Aspect Ratio 101: Why you’re forced to crop your pictures

Wow! Where’d that wolf head come from? The way the above image differed between the preview and in this full article illustrates how much aspect ratio—both of the source image and of the display location—can influence the impact your photos make.

Aspect ratio refers to the proportional relationship between the width and height of an image or video, in that order and typically reduced to the lowest possible numerical expression. (In other words, an image twice as wide as it is tall would have a ratio of 2:1, whether 36″x18″ or 190″x95″.)

Pro tip: you’ve certainly heard people talking about a “4×6 print.” In the common parlance, “4×6” and “6×4″ are used interchangeably for any print with one 4″ dimension and 6″ dimension, and that’s perfectly fine. When used technically, however, a landscape (wider-than-tall) print would be referred to as a 6″x4″ and a portrait (taller-than-wide) print would be referred to as 4″x6”.

Various standards have emerged in the photo and video industries over time, with varying degrees of success. Despite competing standards—like those of 110 film, APS film, and the host of 120 film aspect ratios—the size of one exposed frame of 35mm film is one example of an extremely enduring standard ratio.

Others are less-enduring. While the Micro Four Thirds system, drones, and many point-and-shoot camera sensors have kept the 4:3 capture ratio popular, “fullscreen” has disappeared almost entirely in any display application (replaced by the generally-16:9 “widescreen” standard).

To put it more simply, depending on the film or sensor, cameras take photos and video in a variety of differently-shaped rectangles. In addition, photos can be printed (or videos displayed) in an even greater variety of shapes—not just rectangles!

This is important for two reasons:

  • It may not be possible to display your images the way you intend to. It is very easy to convert between aspect ratios, but there is always some level of sacrifice—the original image must be either cropped, stretched, or letterboxed.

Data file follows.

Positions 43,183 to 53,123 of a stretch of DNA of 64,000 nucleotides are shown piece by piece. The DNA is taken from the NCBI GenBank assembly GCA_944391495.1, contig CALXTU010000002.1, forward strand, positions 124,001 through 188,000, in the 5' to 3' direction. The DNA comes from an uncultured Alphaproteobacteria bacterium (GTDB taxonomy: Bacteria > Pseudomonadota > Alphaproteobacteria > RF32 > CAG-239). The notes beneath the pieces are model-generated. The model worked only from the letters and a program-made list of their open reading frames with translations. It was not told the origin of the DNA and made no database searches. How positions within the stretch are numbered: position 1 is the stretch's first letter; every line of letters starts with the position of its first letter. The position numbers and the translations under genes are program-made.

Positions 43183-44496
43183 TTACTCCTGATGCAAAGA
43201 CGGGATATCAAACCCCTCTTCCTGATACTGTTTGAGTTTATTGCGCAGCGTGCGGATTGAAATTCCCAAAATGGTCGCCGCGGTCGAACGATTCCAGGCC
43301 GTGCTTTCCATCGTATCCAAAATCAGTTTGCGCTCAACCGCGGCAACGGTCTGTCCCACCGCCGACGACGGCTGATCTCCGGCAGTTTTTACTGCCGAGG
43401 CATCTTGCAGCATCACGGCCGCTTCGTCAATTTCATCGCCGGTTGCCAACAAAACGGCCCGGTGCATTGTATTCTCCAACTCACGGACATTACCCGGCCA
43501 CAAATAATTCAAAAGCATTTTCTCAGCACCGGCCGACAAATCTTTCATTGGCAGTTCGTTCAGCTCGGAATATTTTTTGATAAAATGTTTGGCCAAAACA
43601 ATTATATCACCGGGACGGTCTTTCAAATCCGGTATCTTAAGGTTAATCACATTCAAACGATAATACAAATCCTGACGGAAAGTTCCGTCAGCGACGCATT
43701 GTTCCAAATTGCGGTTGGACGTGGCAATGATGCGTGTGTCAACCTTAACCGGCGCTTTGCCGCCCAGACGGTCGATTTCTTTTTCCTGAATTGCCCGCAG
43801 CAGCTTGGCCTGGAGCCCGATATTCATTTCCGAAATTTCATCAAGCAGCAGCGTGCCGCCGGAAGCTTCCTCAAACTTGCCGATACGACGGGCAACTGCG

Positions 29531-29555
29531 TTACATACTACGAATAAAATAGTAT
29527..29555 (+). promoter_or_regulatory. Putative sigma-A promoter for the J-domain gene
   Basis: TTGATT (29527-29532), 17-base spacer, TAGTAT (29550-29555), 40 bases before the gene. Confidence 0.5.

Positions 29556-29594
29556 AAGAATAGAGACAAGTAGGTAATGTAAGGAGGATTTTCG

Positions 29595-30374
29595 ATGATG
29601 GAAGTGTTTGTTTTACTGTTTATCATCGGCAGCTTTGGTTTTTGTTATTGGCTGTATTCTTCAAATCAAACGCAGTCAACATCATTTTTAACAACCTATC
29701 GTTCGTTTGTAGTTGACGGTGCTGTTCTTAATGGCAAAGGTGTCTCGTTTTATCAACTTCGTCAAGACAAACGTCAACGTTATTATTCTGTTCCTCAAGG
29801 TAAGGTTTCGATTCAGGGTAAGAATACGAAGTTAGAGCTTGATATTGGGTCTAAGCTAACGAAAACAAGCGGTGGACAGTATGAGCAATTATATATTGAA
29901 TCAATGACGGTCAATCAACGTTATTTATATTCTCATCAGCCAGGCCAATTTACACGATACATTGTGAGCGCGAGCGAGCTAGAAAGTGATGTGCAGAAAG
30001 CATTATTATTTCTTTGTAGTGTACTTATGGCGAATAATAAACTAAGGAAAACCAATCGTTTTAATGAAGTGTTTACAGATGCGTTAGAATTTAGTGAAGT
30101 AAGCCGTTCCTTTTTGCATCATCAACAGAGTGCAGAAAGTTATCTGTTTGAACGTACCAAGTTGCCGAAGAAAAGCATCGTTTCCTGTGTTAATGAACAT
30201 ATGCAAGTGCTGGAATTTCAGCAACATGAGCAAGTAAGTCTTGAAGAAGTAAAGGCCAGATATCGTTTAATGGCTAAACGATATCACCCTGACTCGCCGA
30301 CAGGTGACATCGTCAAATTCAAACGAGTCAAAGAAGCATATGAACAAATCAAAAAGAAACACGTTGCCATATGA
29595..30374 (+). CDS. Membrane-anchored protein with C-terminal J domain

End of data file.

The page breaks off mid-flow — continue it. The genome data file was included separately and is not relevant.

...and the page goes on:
If you buy a frame before making a print, make sure that the photo will accommodate the correct aspect ratio! I can’t tell you how many times we at Mike’s Camera have had to break the unfortunate news that the photo of the whole family, lined up across the entire image, will not fit the 10″x8″ frame they bought in which to put it.

  • On the other hand, controlling the aspect ratio of the images you print (or the video you export) gives you one more degree of creative control. Meek’s Cutoff, from 2010, was intentionally shot in now-anachronistic fullscreen (4:3) to great effect, creating a sense of confinement and cutting off (if you will) the “wide open” feeling from a prairie that offered anything but free movement to the movie’s settlers struggling westward.

While there is a reliable menu of “standard print sizes,” I hope this has helped open a few eyes to the fact that hardly any of them have the same shape. Keep the aspect ratio of your camera in mind when shooting—leave a little room to crop!—and remember how it might affect the feeling of your finished product when debating which size to print. Here’s a handy chart that visually compares the most common aspect ratios and associates them with their most common inputs and outputs.

As always, feel free to comment, shoot me a message, or visit any of our Mike’s Camera locations if you’d like to delve deeper into the issue!

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